The first thing my Godsent said when I came through the door was, “I think I have this damn thing on backwards.”
Reliable uncertainty in Deb Olin Unferth’s Wait Till You See Me Dance
“The perceived aversion to a male-centered illness narrative had to do with antiquated ideas about who should and shouldn’t be vulnerable to a failing body, and what that vulnerability means.”
Two interdisciplinary artists tackle the analogies between artistic, moral, and monetary value.
“She’ll be like an apple tree among all the ash-colored buildings of that granite city.”
The French writer speaks to his translator about his latest autobiographical novel to appear in English. Titled In the Deep, it deals with the link between desire and his early literary output, as well as the effect of his Catholic upbringing and World War II on his imagination.
London-based artist Samantha Sweeting talks about giant dollhouses, her childhood abroad, and the “wild” within all of us.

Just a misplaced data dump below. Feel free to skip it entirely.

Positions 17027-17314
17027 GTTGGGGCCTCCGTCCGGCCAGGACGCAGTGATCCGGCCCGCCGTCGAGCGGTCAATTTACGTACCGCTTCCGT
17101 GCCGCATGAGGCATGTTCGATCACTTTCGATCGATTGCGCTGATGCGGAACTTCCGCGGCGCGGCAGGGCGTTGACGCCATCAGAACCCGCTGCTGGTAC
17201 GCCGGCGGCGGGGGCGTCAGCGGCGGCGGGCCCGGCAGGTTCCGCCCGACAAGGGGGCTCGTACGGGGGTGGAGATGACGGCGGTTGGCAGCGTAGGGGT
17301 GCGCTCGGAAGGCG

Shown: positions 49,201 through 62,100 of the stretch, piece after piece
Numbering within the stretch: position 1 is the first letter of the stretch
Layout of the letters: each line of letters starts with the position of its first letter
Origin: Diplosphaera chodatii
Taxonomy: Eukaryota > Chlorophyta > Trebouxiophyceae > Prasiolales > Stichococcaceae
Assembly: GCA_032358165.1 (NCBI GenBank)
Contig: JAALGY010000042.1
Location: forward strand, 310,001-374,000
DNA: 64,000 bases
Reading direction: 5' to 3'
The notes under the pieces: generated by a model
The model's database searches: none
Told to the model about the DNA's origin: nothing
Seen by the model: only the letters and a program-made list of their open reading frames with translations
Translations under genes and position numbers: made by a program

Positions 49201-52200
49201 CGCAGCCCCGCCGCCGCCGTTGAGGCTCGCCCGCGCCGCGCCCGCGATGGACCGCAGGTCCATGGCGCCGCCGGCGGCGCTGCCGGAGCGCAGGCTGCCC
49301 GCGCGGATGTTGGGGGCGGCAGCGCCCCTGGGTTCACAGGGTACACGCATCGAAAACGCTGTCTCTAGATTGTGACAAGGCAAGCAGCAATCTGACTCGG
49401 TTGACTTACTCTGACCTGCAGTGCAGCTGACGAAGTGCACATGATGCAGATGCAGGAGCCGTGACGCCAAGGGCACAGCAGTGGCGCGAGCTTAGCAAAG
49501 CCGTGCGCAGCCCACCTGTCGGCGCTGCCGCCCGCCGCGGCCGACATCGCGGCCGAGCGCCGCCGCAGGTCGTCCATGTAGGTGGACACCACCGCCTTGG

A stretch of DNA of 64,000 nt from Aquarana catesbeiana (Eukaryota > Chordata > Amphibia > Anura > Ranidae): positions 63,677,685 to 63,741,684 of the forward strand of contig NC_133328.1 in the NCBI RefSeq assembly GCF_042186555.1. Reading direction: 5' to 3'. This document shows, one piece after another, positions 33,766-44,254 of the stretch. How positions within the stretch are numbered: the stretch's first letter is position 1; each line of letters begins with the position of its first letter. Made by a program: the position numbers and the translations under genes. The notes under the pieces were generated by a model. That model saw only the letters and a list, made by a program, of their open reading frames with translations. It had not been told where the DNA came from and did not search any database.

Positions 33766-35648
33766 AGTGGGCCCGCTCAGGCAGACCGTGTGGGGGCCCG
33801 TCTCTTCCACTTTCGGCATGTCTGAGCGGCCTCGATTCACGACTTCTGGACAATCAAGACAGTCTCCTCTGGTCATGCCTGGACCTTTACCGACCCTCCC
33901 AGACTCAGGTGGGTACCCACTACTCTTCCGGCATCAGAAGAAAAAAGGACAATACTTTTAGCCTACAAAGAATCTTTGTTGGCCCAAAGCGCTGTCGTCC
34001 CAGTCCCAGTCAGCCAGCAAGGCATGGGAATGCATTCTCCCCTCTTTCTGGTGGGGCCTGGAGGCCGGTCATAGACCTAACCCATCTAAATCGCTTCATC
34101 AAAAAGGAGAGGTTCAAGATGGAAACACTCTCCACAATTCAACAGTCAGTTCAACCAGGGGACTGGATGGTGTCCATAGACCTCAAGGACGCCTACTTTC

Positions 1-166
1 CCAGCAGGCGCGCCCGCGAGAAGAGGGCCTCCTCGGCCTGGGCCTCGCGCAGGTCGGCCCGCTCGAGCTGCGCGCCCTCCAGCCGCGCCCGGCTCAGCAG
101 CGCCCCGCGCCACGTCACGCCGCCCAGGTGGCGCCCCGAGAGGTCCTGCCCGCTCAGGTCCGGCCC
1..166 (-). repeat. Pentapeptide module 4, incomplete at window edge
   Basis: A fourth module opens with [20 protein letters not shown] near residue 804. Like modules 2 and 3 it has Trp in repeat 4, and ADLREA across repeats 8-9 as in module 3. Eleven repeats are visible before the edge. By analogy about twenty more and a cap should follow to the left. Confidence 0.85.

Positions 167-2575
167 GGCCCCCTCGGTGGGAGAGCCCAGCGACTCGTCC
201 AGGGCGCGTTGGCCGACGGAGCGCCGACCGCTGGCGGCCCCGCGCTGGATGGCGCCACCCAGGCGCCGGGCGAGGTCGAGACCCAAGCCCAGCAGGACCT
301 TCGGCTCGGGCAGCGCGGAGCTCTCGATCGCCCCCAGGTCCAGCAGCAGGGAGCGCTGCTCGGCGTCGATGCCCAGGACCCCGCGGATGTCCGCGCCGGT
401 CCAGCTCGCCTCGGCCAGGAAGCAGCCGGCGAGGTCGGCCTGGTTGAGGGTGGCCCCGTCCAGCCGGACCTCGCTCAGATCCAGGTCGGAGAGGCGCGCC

Claire of the Sea Light and the mysteries the ancestors share.
Luke Wiget on the commanding sounds and biographical narrative in Li-Young Lee’s re-released The Winged Seed
She was fat, short, freckled and with sort of reddish excessively frizzy hair.
My nephew is stimming
I never met a kinder man than the homeless alcoholic who introduced me to the father of my kids. He was my teacher through a period of my life which was both an actual and an allegorical journey.
BOMB is pleased to present an exclusive clip from Mickalene Thomas’s new film Happy Birthday to a Beautiful Woman.
When the children were small, they would often play their grave resurrection games back behind the prickle bushes at the Winterbear Montessori School.
When I was a young girl I passed by his house several times a day.
Kenyan writer Binyavanga Wainaina is inexhaustible, a public intellectual very much engaged with the literary and political worlds. His memoir, One Day I Will Write About This Place, published this July by Graywolf Press, chronicles the multiplicity of his middle-class African childhood: home squared, we call it, your clan, your home, the nation of your origin.